Work on your communal ties

Nurture the support out of your community. While in most cases, you don’t have the liberty to choose who you work with, you can invest time and energy to strengthen those bonds. When you know your team has your back, your chances of getting stressed out due to job-related tasks slash significantly.

Take mental breaks

Ironically, taking a break has somehow become one of the most challenging things nowadays. More so when it’s about taking mental breaks. Society is busy turning exceptions into norms, and the majority is complying blindly. Checking emails waiting for your coffee or during lunch break is more of a corporate culture now, just like typing notes on your commute to work. While it seems essential in striving for the best in your work, it turns into a mental and physical drag soon. You start hating your job without even knowing about it. And the process of your mental breakdown commences even before you hit your physical limit. So, take a break often. Sit back, relax, and indulge in activities that keep the spark alive in you.

How to recover from burnout?

Nothing is impossible. Not even recovering from burnout, though it needs a lot of time, effort, dedication, and commitment. If you have no idea how, follow the tips below.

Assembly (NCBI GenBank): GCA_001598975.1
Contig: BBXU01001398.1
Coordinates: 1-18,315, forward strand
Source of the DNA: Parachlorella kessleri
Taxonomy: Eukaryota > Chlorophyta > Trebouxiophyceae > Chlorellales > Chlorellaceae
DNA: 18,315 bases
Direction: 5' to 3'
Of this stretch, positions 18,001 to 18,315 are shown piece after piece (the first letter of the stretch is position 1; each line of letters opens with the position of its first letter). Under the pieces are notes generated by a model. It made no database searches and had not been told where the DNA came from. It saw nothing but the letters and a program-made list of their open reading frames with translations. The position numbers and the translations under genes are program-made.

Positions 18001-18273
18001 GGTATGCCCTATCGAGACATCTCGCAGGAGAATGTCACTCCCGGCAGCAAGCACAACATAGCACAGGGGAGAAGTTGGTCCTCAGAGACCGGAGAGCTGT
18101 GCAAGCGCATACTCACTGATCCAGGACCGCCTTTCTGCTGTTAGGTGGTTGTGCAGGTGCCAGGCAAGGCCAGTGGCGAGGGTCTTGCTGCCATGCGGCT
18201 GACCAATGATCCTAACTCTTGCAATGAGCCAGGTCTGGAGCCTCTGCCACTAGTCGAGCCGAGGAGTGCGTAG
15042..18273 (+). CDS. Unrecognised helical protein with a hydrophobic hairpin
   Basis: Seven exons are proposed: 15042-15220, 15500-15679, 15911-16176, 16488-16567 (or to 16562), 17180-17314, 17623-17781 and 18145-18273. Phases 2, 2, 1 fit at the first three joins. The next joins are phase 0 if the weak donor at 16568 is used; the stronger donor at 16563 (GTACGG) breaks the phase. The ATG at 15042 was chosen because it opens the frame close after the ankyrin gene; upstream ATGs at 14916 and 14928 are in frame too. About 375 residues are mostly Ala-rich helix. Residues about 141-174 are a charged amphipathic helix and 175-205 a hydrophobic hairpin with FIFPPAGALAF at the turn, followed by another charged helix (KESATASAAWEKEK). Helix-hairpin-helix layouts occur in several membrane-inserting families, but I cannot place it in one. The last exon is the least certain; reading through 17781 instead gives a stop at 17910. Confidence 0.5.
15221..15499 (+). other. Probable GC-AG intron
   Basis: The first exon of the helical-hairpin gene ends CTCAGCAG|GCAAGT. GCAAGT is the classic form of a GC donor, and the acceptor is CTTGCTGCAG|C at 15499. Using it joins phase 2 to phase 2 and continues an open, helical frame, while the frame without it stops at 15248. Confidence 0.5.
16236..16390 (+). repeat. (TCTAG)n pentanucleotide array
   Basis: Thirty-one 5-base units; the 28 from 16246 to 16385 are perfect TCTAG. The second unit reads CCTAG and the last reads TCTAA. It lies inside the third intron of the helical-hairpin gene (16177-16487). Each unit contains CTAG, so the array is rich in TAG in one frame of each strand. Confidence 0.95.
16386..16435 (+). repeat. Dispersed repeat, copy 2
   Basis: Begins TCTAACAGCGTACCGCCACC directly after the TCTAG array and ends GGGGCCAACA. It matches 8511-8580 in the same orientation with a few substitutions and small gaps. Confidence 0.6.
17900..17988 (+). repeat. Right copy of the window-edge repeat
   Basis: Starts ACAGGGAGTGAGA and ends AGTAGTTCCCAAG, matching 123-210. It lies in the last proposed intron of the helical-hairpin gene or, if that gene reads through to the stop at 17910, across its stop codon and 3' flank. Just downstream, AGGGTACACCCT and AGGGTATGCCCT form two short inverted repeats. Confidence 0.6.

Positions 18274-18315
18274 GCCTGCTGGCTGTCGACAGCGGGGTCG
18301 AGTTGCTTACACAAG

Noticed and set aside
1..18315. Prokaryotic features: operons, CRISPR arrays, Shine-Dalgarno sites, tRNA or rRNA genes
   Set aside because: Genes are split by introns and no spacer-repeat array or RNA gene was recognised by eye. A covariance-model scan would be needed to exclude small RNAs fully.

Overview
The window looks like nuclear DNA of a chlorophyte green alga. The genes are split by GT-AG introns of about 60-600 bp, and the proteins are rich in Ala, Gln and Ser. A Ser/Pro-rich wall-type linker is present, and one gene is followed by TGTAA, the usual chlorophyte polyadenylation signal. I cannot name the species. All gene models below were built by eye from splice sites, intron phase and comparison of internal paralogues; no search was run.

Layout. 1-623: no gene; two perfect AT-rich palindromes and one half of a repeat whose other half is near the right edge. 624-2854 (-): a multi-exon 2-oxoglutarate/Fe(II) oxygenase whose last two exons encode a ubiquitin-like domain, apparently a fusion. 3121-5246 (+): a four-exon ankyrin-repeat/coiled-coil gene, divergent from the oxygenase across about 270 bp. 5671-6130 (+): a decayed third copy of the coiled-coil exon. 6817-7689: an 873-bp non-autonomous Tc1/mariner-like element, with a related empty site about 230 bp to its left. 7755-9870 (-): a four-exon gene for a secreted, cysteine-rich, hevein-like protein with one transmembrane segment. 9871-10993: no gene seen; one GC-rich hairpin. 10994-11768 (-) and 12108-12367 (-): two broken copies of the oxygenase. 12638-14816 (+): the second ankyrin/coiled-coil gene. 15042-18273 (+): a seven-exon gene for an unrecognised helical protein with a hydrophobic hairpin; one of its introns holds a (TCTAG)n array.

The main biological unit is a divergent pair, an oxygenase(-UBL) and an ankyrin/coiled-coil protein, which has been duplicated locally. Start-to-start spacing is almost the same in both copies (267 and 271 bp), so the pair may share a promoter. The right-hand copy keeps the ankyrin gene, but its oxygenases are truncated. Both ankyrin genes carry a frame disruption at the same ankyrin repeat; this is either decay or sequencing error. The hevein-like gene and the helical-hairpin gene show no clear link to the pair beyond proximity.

Identify the culprits

Understanding the method behind the madness is the very first thing to do if you want to initiate the recovery process. Make a list of what you do throughout the day and mark the activities you think are stressing you out. Now segregate the ones beyond your control and stop worrying about them (for a while, at least). Pick one you think can straighten out with the least amount of time and effort from you and start working on it. Work your way up from there, one step at a time and one stressor at a time. One of the first things you’ll get from this small remedial action is the sense of getting some control back, giving you the motivation to fight your way out of burnout.

Set your boundaries

Like everything, the contemporary lifestyle comes with a set of drawbacks as well. And one of them is the blurring boundaries between work and home. It can push you to the brink of a breakdown unless you do something about it. So, make sure you set your boundaries with certainty, and you choose to have a start time and stop that you follow strictly. Stop bringing work to home, or home to work, for that matter, and start finding your way back to normalcy after a burnout.

Resort to nature